By 1931, Risberg calculated that Landisâ€™ edict cost him between $150,000 and $200,000 dollars. That seems high to me, because Risberg had not yet topped $4,000 a year when he was suspended and then banned. Had he stayed with the Sox, and continued to improve, he might have been making $15,000 by 1931, but for the decade, Iâ€™d guess closer to $100,000.
More importantly for me, is Risbergâ€™s claim in 1931 that he was innocent of any conniving with gamblers, and never received any bribe money. â€œThey say $1,200 was my share, but who would risk his livelihood for that small sum?â€ Well, most often Swedeâ€™s share is estimated to be $5,000, but there never was any evidence of that, and Comiskeyâ€™s detectives did check the banks.
â€œWhat did they have on me? Nothing.â€ Swede then pointed to his records in the 1919 Series â€” 53 chances, 31 assists (my books say 30); Swede did not mention his four errors. â€œthey said I hit into double plays. They were all line drives and it was just tough luck they didnâ€™t go safe.â€ There is some evidence that Risberg was robbed of a few hits by the Cincinnati defense. But Swede went 2-for-25; his better argument was that he was playing with a bad cold and being treated by the Sox trainer.
Swede had kept quiet â€” well, they all did. Buck Weaver became almost a hero, to some, for his unwillingness to talk about what he knew, lest he unfairly ruin someoneâ€™s reputation. Baseball kept quiet. But Swedeâ€™s silence seemed to be calculated, he really thought heâ€™d be reinstated after a while. The judge in the 1921 trial, according to Risberg, advised him to ask at once for a new hearing. Unfortunately â€” and I have said this about Weaver, too â€” the players were found not guilty in 1921. We can only guess what would have happened if the verdict had been different.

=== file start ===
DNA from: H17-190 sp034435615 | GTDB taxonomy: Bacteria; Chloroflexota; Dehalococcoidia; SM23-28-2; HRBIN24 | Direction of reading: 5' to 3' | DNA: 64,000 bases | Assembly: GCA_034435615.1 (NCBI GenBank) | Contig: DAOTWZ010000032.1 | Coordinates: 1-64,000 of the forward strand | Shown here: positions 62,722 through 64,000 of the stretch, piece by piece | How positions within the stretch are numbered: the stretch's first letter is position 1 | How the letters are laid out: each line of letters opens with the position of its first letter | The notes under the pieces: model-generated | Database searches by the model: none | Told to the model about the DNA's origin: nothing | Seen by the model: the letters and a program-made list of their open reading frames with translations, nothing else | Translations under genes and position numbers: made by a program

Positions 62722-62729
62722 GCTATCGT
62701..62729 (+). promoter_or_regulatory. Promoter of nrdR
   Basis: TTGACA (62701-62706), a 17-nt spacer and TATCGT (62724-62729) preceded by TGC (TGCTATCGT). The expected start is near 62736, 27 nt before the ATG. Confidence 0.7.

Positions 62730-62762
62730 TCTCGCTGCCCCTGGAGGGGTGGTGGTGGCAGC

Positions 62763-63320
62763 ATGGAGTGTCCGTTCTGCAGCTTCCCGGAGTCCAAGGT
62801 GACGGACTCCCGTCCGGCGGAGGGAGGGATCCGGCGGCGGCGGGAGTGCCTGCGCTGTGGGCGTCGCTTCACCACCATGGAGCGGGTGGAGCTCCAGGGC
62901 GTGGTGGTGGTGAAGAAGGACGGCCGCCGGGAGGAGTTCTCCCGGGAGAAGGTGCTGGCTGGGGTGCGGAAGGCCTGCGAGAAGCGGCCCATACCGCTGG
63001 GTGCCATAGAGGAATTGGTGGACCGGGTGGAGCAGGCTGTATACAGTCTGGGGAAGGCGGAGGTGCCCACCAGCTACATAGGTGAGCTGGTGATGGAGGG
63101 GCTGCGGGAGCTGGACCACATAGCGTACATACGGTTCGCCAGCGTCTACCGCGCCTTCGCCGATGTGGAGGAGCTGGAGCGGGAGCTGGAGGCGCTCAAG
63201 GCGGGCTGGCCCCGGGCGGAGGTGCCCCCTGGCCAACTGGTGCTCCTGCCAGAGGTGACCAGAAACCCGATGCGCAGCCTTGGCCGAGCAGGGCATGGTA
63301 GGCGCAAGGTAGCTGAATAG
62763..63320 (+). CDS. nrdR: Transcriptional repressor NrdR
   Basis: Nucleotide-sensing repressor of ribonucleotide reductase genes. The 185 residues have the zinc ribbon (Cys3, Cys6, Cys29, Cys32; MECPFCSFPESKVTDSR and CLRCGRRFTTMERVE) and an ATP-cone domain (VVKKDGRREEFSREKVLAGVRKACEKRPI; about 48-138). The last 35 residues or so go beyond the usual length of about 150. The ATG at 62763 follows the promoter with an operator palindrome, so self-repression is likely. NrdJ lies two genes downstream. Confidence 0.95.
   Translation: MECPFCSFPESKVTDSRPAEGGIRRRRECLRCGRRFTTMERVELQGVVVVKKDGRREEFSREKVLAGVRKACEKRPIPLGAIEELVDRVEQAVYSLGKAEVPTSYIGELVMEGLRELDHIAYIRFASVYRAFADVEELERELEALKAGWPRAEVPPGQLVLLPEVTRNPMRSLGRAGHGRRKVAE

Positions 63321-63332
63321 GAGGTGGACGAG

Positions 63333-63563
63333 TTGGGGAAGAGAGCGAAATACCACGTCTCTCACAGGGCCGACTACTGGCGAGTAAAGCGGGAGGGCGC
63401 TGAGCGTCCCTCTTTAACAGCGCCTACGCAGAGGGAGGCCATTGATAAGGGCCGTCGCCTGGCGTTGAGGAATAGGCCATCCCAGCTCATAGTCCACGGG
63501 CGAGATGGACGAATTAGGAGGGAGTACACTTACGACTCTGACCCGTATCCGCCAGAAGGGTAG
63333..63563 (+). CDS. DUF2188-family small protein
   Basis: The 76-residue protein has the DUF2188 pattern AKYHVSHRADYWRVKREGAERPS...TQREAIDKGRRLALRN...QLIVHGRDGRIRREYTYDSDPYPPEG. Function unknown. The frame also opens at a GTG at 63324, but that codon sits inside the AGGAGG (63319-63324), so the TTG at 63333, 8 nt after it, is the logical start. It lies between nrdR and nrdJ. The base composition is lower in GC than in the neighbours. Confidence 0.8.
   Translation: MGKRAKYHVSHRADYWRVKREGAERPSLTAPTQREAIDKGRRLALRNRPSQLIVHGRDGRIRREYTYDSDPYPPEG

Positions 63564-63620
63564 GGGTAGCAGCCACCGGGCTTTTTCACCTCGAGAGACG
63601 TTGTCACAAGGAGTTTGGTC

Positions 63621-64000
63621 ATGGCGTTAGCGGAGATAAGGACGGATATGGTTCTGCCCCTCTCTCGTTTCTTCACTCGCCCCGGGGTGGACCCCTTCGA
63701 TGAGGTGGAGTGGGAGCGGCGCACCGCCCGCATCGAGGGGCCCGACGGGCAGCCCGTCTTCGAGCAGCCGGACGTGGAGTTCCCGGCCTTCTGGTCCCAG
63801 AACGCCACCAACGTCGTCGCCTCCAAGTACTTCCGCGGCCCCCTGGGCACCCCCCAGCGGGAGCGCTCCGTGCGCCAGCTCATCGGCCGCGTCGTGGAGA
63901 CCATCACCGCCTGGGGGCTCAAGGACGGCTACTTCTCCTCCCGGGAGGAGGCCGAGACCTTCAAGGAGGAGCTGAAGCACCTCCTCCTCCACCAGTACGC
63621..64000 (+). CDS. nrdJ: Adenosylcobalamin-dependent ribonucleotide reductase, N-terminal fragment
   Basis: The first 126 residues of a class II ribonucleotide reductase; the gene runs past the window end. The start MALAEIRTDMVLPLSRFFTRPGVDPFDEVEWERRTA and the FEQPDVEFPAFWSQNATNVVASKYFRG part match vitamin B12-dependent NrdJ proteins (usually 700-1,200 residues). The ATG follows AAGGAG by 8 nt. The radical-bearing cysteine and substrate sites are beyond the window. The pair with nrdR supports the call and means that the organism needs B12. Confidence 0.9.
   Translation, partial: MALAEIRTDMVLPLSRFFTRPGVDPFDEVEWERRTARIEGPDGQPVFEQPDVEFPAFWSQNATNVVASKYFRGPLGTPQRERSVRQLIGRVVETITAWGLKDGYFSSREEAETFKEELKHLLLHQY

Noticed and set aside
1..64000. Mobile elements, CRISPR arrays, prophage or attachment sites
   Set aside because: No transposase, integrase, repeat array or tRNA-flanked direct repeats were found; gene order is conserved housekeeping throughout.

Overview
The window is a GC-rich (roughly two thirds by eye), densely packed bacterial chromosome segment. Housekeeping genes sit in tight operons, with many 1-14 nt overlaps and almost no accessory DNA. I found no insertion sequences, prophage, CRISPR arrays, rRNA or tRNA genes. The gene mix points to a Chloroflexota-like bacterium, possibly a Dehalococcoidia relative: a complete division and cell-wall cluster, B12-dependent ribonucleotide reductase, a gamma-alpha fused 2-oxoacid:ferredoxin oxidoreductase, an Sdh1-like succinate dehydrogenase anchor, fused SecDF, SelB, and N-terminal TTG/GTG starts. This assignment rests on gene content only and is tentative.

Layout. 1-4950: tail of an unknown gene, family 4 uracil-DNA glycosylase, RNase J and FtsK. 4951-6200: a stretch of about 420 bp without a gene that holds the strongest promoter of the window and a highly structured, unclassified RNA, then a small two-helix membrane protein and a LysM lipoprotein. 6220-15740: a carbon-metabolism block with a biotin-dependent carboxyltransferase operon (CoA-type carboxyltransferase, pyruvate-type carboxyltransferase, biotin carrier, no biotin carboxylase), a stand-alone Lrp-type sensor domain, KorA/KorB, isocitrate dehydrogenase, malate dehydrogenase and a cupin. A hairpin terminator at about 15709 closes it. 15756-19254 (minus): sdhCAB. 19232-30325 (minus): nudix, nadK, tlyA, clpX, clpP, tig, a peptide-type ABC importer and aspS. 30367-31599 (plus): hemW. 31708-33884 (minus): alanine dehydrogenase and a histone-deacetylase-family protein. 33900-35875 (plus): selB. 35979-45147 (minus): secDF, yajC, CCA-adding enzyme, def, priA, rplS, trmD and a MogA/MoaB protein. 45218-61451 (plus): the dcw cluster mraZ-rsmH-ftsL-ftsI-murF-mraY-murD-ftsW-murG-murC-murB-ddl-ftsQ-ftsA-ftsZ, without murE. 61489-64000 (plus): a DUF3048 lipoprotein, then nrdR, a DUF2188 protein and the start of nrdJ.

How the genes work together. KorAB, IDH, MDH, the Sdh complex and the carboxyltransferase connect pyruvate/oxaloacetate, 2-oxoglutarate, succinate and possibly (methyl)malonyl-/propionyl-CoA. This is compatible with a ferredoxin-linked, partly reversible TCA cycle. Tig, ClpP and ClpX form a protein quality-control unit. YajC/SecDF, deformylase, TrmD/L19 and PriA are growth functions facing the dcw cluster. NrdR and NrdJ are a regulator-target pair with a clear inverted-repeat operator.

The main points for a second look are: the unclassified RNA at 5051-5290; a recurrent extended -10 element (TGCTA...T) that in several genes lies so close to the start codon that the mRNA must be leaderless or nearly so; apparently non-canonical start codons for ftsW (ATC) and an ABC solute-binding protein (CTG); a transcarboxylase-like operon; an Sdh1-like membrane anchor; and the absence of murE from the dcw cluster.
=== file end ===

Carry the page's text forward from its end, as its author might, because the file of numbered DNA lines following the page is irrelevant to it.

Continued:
And so in May 1931, Swede Risberg is getting in shape for yet another season of semi-pro ball. He was moving on from the Jamestown, ND, club, to the Sioux Falls Canaries.
SKELETONS IN THE CLOSET
The reporters who tracked down the B-Sox, or maybe ran into them by chance, must have wondered if maybe, just maybe, they asked the right question, theyâ€™d have a terrific story. But few players knew that much â€” I think Cicotte and Gandil knew the most, and Eddie was pretty tight-lipped; Gandil did talk, but his version was never corroborated much by others.
I recently ran across a good example of making a juicy headline out of nothing at all. Davis J. Walshâ€™s story ran in the Lincoln (NE) Star, the Hammond (IN) Times, and the New Castle (PA) News, around July 24, 1933.
BONES RATTLE IN BIG LOOP CLOSET
Shoeless Joe Tries Sell Alleged Expose of 1919 Series, the sub-head teased. Joe Jackson, in Walshâ€™s view, was â€œa source least expected.â€ Walsh has Jackson approaching several national magazines and a couple newspaper syndicates, shopping his story.
Most of Walshâ€™s story (about twelve column inches long) is taken up by rehashing the story of the fix and listing the 8MO. â€œJackson was the most famous. He was a fool-proof hitter, an instinctive ball player who did not know why he did it, being content only to know how.â€ He also tells how he thinks Shoeless Joe got that great nickname.
But regarding the Fix, Walsh opines that â€œThere doesnâ€™t seem to be too much to know right now. Landis is in charge, and scandal has become less fashionable. He skims thru Dolan/Oâ€™Connell, Speaker/Cobb, and â€œRisbergateâ€ (it had â€œa carnival touchâ€), but thatâ€™s it. He has made a story out of a rumor.
The above is an excerpt from Issue #488 of Gene’s Notes From the Shadows of Cooperstown. To read the rest of the issue (or past issues), click here.